Healthcare professionals across Bedfordshire will soon be using a new mobile heart monitor to help detect a condition that is often a risk factor for stroke.
Commissioned by Bedfordshire Clinical Commissioning Group (BCCG), AliveCor heart monitors can take quick ECG (Electrocardiogram) readings that measure the electrical activity of the heart. The monitor can identify a number of heart rate abnormalities including atrial fibrillation (AF), which is an irregular heart rhythm associated with people at greater risk from suffering a stroke.
In the BCCG region over 7,600 people have AF, with another 3,600 people estimated to be living with the condition undiagnosed.*
Dr Linus Onah, BCCG clinical lead, said:
“Many people in our region could be unaware they have irregular heart rhythms and are at risk of having a stroke. These mobile ECG devices are easy-to-use, require no gels or wires and can check your heart rhythm in less than a minute. They will play an important role in the early detection of atrial fibrillation, helping to prevent stroke and save lives.”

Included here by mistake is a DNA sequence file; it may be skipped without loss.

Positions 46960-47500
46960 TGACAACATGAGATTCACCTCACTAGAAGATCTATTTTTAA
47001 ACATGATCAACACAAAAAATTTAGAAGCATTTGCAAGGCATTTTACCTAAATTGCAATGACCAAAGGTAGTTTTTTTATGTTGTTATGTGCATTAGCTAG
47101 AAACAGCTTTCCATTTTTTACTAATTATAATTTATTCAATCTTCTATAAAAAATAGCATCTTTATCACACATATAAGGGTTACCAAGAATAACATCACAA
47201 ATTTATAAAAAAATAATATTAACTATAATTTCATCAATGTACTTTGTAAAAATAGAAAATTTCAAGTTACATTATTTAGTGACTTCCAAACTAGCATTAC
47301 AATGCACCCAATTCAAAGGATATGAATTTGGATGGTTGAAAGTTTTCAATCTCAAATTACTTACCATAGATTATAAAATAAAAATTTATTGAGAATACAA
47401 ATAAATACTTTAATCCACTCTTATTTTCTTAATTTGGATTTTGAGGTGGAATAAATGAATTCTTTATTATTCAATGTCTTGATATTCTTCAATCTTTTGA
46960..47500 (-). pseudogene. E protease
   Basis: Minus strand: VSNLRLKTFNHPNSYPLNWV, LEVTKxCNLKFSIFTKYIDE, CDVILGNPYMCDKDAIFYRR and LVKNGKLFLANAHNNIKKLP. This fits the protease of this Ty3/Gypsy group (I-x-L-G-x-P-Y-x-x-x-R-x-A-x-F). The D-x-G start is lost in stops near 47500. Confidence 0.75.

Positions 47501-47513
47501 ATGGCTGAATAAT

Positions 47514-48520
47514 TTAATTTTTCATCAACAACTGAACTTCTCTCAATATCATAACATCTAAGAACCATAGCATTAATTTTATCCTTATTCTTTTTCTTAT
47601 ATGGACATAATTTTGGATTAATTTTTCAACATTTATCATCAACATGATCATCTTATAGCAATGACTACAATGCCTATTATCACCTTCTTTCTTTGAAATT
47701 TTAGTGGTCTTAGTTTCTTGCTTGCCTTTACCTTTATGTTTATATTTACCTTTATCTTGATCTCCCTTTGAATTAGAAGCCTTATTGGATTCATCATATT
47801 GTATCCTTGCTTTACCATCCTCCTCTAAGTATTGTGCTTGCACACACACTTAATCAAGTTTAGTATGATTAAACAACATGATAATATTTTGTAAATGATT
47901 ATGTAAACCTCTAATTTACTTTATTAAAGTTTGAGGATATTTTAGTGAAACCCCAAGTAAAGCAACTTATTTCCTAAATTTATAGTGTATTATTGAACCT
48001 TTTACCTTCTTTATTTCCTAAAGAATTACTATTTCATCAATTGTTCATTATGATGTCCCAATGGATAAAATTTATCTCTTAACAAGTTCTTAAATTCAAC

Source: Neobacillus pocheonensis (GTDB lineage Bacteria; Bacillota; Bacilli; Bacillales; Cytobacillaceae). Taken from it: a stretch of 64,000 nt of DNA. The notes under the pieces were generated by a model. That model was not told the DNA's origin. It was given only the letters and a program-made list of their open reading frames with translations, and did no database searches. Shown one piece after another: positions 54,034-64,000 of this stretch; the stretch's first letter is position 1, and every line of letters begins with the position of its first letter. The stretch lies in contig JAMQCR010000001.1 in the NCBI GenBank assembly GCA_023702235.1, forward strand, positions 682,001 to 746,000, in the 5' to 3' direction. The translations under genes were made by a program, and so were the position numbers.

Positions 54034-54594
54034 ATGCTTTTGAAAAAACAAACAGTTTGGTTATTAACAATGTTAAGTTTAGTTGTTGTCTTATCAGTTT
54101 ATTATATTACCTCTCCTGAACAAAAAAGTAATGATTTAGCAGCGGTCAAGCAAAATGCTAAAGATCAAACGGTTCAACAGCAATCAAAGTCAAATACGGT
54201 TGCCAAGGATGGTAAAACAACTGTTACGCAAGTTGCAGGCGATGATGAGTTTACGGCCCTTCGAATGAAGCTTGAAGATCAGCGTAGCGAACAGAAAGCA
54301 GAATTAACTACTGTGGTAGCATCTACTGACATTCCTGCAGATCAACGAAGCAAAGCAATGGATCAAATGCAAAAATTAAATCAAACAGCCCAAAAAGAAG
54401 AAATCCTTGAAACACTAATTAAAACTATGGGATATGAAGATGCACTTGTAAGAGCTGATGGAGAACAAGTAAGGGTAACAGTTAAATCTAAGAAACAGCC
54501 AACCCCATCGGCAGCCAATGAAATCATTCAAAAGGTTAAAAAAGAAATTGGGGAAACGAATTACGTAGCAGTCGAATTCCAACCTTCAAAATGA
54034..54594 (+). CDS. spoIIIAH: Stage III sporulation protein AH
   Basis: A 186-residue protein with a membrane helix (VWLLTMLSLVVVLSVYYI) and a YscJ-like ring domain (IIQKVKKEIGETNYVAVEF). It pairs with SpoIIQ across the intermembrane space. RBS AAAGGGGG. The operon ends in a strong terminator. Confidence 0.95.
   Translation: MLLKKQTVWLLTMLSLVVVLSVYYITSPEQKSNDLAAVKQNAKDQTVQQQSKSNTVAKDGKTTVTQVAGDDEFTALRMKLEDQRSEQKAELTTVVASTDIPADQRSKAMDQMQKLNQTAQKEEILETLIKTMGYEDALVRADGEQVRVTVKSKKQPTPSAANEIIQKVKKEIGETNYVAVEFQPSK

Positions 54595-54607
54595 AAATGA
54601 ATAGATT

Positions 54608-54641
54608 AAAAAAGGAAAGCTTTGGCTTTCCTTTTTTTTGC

All the patient has to do is place their index and middle fingers of each hand on portable finger plates and in just 30 seconds an ECG reading is transmitted wirelessly to the AliveCor app on an iPad.
Eastern Academic Health Science Network – a regional centre developing innovative solutions to improve patient care – conducted a pilot study of the mobile heart monitors in Bedford and found that for every 25 patients who receive treatment after being detected with AF, one stroke event over a period of 18 months is avoided.
GPs, nurses and healthcare assistants will use the AliveCor fingerplates during consultations with patients attending chronic disease reviews (e.g. COPD and diabetes) or as part of an NHS health check. The digital diagnostic device is fully portable so healthcare professionals can easily take it on home visits or to care homes.
Stroke is the fourth biggest killer in the UK and occurs when the blood supply to part of the brain is cut off. According to the most recent statistics available from the Stroke Association, almost 38,000 people died of a stroke in 2016.
*PHE National Cardiovascular Intelligence Network